From Columbus to Castro: The History of the Caribbean, 1492-1969
From Columbus to Castro: The History of the Caribbean is about 30 million people scattered across an arc of islands -- Jamaica, Haiti, Barbados, Antigua, Martinique, Trinidad, among others-separated by the languages and cultures of their colonizers, but joined together, nevertheless, by a common heritage. For whether French, English, Dutch, Spanish, Danish, or-latterly-American, the nationality of their masters has made only a notional difference to the peoples of the Caribbean. The history of the Caribbean is dominated by the history of sugar, which is inseparable from the history of slavery; which was inseparable, until recently, from the systematic degradation of labor in the region. Here, for the first time, is a definitive work about a profoundly important but neglected and misrepresented area of the world.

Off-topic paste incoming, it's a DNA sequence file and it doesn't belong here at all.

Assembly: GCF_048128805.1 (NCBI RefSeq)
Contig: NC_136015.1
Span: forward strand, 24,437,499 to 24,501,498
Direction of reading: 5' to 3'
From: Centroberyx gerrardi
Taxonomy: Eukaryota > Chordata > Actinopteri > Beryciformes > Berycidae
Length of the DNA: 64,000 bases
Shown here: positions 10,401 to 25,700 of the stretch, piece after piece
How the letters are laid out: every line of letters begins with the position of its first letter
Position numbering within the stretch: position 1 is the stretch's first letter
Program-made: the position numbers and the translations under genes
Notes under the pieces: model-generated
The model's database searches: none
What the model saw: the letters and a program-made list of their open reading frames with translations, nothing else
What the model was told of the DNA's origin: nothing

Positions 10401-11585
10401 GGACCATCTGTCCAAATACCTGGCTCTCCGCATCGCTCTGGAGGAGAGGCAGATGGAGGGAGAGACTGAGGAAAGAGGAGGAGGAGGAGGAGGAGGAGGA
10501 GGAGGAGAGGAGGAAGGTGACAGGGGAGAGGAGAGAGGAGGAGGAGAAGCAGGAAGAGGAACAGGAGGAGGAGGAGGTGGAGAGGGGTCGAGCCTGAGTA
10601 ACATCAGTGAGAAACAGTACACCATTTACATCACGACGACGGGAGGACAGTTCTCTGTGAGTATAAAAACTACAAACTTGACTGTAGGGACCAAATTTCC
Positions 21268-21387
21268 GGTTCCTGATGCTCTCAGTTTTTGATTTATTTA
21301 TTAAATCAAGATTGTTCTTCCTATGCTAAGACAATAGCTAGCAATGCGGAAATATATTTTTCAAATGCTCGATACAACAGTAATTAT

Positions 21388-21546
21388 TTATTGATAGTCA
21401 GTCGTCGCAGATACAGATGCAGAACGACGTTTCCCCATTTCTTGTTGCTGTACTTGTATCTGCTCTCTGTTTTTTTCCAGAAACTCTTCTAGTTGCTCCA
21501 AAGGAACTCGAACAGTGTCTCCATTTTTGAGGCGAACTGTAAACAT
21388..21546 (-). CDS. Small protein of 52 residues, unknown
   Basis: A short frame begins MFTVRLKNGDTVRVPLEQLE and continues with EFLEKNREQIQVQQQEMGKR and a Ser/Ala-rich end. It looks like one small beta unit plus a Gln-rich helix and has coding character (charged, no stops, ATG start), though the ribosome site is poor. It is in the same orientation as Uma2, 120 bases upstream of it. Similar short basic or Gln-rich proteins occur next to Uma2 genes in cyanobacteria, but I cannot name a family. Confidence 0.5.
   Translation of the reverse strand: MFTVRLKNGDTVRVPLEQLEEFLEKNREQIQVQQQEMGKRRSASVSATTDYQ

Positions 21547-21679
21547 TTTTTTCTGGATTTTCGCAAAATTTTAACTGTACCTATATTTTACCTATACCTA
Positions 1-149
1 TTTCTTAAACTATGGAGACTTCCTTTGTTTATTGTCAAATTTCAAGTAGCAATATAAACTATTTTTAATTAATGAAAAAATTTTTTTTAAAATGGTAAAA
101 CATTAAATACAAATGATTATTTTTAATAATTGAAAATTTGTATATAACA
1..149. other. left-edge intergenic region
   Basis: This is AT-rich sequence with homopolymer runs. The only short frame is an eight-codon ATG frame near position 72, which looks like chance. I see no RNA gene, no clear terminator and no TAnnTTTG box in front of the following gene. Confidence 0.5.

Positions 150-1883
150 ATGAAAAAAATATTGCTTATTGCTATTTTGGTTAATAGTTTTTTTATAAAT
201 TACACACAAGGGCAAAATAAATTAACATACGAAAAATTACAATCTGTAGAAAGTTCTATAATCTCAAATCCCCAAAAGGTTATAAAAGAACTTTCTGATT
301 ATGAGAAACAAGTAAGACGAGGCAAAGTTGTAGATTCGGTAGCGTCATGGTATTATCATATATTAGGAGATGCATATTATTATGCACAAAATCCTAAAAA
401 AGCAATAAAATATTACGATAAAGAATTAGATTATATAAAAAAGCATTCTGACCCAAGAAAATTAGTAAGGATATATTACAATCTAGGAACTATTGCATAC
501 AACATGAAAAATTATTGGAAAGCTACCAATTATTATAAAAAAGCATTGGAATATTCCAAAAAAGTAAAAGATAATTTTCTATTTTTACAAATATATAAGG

Results 1-3 of 70
They wanted monopoly as much as the Spanish King , but monopoly in their interests . There was one aspect of monopoly which the colonials not only accepted but advocated and wished to reinforce . That was the colonial monopoly of the ...
Sailing to Guinea in 1562 in violation of the Portuguese monopoly , he initiated the English slave trade obtaining a cargo of three hundred slaves , partly by the sword , as West Indies , he trespassed on the Spanish monopoly ...
The British capitalists , however , were less concerned with slavery than with monopoly . Their open attack , before 1833 , on slavery in the West Indies was converted virtually into an open defence , after 1833 , of slavery in Brazil ...
What people are saying - Write a review
History buffUser Review - 1commonsense - Overstock.com
Very incisive analysis of the Whys & the Wheres of Caribbean cultures Read full review
Review: From Columbus to Castro: The History of the Caribbean 1492-1969User Review - Ken Angle - Goodreads
Among the saleant points; a needed documentation of slavery. Eric Williams points out the enormity of the issue that still has legacy in our society. He gives numbers that should stagger white and black alike. Read full review
Christopher Columbus and the Discovery of the West Indies
33 other sections not shown